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Posts from January 2006

i'm still here

ahhhh GASP!!! coming up for breath!!!

i have been travelling all over england and scotland and have not done well with finding internet access. one internet station at the Glasgow bus station banned my site and typepad as well.

I am staying tonight in Dingwall, near Inverness with Dave. Home tomorrow for Elizabeth's birthday.

Things went well in Sheffield, btw. Last night I stayed in Leeds with Simon Hall. Tell you more later.

A Refuge for Lurkers

Last week was Delurking your blog week, but Lurkers (non-posting blog readers) were safe on this blog. No pressure to OUT yourselves at all.

This is my repentance for the Forced De-lurking that I started back in 2003 when I exposed Darrell Dement as Lurker of the Day. He was a good sport, and so were the others after him. But now I have lurkers from countries all over the world, some countries more closed to public discussion of religion than others. And if lurking without getting publicly exposed (either voluntarily like Jordon or forced) means keeping their heads on their shoulders, then I am not about to start up the habit of de-lurking again.But if i did start up the habit again, there would be some great images to use.

Delurk6Dday Button Copy

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Tom Sine's Blog Debut

Tom Sine debuts his blog today. I remember bugging him about blogging on many occasions. Great to see he has finally relented. Tom and Christine Sine are superstars in the Kingdom. Tom will be online today at 1-2pm PST as part of the Church Has Left The Building Conference build-up. I will put a link to Tom's Blog when he announces it.

Also: (beta) is open. Its not pretty, but its THERE. This will be a blog for missiology, strategy and updates on church planting movements in Europe. I am on the blogging team, along with others in the DAWN Europe Team. I hope to start a small series this week on the impact of Missio Dei on todays emerging-missional church.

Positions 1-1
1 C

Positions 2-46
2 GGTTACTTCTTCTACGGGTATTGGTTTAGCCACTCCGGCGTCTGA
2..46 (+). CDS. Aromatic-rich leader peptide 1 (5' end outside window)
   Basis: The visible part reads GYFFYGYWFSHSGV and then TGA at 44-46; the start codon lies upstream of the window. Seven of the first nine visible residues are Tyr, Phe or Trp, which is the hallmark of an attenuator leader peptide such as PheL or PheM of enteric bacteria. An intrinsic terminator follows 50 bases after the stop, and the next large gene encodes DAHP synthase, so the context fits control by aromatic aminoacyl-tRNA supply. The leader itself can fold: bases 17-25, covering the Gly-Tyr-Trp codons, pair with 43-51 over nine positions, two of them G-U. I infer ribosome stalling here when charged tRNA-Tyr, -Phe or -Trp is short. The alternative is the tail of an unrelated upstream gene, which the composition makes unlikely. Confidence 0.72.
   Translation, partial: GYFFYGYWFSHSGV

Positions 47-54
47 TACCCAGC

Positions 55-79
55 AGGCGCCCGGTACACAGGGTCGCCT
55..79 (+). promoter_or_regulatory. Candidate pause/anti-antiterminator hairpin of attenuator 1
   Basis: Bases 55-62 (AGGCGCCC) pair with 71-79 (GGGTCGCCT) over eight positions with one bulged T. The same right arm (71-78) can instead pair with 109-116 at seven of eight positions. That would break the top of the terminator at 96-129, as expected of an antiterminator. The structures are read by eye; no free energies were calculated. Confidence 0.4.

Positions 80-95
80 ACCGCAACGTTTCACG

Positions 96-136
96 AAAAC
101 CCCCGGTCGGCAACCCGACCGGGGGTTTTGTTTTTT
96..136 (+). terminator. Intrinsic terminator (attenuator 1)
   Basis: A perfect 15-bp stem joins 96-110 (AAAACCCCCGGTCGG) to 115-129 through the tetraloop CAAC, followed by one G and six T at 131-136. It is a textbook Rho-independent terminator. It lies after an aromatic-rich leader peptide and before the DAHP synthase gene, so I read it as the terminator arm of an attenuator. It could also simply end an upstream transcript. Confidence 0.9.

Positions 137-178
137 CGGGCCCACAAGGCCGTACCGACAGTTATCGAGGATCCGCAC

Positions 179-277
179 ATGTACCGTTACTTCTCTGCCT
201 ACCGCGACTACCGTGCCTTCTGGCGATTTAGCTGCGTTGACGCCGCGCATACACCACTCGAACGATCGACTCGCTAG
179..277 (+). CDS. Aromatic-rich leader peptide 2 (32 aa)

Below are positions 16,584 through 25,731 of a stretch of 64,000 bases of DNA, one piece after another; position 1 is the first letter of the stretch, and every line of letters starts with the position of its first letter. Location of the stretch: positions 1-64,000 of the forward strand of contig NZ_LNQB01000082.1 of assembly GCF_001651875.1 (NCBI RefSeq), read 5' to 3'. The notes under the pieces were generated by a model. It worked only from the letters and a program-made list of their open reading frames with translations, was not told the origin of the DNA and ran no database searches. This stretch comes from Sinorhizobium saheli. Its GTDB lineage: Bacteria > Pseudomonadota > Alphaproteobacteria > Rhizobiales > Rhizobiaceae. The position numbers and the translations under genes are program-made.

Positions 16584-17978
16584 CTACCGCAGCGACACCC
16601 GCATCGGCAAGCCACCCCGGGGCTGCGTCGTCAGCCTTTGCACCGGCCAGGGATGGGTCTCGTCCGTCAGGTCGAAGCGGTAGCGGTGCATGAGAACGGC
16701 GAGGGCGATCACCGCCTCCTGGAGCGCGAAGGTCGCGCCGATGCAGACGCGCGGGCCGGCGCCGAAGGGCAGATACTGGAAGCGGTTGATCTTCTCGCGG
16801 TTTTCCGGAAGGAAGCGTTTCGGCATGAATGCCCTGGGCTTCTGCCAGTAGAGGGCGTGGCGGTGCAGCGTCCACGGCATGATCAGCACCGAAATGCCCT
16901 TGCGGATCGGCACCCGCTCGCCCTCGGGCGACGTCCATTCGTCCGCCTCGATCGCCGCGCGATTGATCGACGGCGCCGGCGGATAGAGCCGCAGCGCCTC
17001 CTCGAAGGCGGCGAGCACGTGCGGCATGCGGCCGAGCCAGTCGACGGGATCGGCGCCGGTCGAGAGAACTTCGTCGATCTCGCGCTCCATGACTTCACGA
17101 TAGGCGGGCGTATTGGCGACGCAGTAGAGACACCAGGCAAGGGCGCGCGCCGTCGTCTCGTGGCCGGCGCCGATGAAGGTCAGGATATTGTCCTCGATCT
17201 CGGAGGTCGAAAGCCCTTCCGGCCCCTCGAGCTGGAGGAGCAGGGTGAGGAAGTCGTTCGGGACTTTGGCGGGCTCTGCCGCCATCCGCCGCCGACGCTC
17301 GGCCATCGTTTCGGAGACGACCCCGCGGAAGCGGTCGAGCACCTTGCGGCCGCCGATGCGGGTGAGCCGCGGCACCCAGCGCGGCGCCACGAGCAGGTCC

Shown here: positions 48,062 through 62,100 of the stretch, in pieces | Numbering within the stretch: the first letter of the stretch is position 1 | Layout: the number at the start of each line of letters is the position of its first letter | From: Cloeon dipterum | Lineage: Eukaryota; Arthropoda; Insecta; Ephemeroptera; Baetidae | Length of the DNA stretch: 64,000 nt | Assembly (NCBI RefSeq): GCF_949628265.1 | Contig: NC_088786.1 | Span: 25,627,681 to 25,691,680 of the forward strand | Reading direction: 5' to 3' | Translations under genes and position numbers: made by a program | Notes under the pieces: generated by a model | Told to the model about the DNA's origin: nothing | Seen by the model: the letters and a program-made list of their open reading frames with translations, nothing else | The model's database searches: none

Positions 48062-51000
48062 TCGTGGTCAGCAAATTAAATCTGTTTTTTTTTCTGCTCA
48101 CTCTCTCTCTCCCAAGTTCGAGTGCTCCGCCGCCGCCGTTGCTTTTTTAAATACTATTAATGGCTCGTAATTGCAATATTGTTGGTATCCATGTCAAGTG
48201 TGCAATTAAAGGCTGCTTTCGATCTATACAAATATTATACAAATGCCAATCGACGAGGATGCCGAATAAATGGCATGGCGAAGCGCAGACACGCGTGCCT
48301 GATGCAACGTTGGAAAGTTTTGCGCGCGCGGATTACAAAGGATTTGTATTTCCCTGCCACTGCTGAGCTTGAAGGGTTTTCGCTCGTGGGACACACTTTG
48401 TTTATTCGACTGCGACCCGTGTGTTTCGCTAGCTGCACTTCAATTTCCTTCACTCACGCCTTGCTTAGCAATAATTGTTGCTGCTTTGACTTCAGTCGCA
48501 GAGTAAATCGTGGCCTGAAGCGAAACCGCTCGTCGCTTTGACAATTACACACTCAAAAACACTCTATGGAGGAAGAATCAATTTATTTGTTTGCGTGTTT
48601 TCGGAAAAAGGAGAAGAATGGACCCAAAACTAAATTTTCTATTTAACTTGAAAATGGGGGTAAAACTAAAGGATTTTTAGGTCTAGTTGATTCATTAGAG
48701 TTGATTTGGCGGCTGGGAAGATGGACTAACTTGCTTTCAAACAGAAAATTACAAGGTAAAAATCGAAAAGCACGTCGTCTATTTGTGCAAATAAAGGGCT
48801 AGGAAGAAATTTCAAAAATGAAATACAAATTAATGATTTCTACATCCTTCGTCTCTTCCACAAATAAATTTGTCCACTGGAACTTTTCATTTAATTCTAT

The DeWaay Debate: Has Emergent Gone Troppo?

Friday's debate (20th, not 16th as i said earlier) between Bob DeWaay and Doug Pagitt has me wondering whether Emergent has gone troppo.

After reading the harsh critiques against Emergent, one gets the impression that attending an Emergent Conference is like watching an episode of Lost: a group of disoriented misfits going troppo together, constructing unsafe buildings and having no idea where they are . . . despite the deep mumblings of a bald man.

But one of those things might be true. It is quite possible that Emergent has indeed gone Troppo . . .IF . . in fact, we are referring to Tropological theology.

Paul Hiebert speaks of the doxological or tropological theology that "is done in the context of worship, and stresses the mystical, sacramental and iconic nature of truth. The key question it addresses is, “How can we comprehend complex, transcendent truths about God and reality that lie beyond words, logic and human reason?” It uses nondiscursive signs and tropes such as icons, metaphors, types and parables to communicate transcendent truth." (Paul Hiebert, Spritual Warfare and Worldview, p. 167, Global Missiology for the 21st Century, ed. William Taylor)

It is probably this addition of tropological theology that Bob DeWaay will attack in tomorrow's debate. [Doug has released a book called Body Prayer] But tropological theology is found all the way through church history. "Augustine suggested a four-fold sense which would later be adopted by medieval theologians: (1) literal; (2) allegorical; (3) tropological or moral; and (4) analogical." Theology Adrift,

Viggo Mortensen (him Viggo, not him 38M, suggests that some scholars believe Martin Luther gave the tropological (relating to the soul) interpretation priority over the allegorical (relating to the church) in his interpretation of the psalms. (Link)

Paul Hiebert says more about Tropological theology as an addition to systematic, biblical, and missiological theology.
"Tropological theology is doxological. It is not an abstract reflection on the nature of truth for truth's sake. It sees theological reflection as an essential element of worship. Christopher Hall (1998, p. 67) writes, "For the [early church] fathers, the Bible was to be studied, pondered, and exegeted in the context of prayer, worship, reverence, and holiness". Tropological theology is also tied to the character of the exegete. . . . one cannot trust a brilliant scholar if he or she is arrogant, unfaithful, impatient or deceitful." (Spritual Warfare and Worldview, Global Missiology for the 21st Century, ed. William Taylor)

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